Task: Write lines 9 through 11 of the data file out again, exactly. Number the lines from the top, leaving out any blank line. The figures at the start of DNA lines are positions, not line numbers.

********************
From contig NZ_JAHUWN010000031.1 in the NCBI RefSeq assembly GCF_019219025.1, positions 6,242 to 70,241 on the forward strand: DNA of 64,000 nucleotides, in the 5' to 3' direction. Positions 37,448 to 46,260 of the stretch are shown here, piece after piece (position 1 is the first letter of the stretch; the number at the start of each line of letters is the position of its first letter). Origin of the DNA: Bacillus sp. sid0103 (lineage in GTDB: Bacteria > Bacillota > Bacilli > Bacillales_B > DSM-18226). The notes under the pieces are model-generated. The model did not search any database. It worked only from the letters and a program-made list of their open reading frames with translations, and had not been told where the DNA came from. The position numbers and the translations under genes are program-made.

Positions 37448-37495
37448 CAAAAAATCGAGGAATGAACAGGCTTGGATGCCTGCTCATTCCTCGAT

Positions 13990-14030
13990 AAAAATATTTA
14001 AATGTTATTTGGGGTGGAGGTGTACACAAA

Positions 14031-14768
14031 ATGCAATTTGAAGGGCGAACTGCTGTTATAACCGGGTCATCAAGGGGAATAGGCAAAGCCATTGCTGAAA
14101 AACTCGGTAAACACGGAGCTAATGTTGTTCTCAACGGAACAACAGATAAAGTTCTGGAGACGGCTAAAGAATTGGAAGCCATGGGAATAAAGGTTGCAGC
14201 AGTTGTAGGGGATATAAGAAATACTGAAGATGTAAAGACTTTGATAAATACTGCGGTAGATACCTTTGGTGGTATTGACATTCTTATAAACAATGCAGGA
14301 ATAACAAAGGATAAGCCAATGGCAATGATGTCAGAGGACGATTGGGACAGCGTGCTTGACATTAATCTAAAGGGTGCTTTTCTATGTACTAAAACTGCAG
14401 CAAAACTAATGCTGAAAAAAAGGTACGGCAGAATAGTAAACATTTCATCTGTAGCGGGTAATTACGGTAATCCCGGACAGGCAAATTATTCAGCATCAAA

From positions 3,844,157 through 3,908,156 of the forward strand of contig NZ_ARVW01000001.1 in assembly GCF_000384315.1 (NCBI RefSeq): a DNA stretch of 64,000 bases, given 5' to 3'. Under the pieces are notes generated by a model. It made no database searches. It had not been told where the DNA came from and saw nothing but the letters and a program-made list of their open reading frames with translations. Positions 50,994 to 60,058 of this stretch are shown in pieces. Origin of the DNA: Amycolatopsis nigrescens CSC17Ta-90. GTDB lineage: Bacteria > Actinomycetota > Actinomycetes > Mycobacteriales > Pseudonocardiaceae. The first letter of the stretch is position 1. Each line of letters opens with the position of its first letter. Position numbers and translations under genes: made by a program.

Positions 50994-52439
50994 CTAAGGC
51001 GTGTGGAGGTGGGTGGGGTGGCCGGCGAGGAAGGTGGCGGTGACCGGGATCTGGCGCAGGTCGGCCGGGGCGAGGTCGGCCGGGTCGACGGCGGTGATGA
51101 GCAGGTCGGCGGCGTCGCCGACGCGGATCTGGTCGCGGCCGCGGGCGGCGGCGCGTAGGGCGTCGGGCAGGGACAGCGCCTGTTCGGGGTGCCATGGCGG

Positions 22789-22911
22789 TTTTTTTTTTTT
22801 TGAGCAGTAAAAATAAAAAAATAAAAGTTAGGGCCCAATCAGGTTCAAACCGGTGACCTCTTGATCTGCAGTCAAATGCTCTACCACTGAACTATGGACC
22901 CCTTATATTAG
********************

14101 AACTCGGTAAACACGGAGCTAATGTTGTTCTCAACGGAACAACAGATAAAGTTCTGGAGACGGCTAAAGAATTGGAAGCCATGGGAATAAAGGTTGCAGC
14201 AGTTGTAGGGGATATAAGAAATACTGAAGATGTAAAGACTTTGATAAATACTGCGGTAGATACCTTTGGTGGTATTGACATTCTTATAAACAATGCAGGA
14301 ATAACAAAGGATAAGCCAATGGCAATGATGTCAGAGGACGATTGGGACAGCGTGCTTGACATTAATCTAAAGGGTGCTTTTCTATGTACTAAAACTGCAG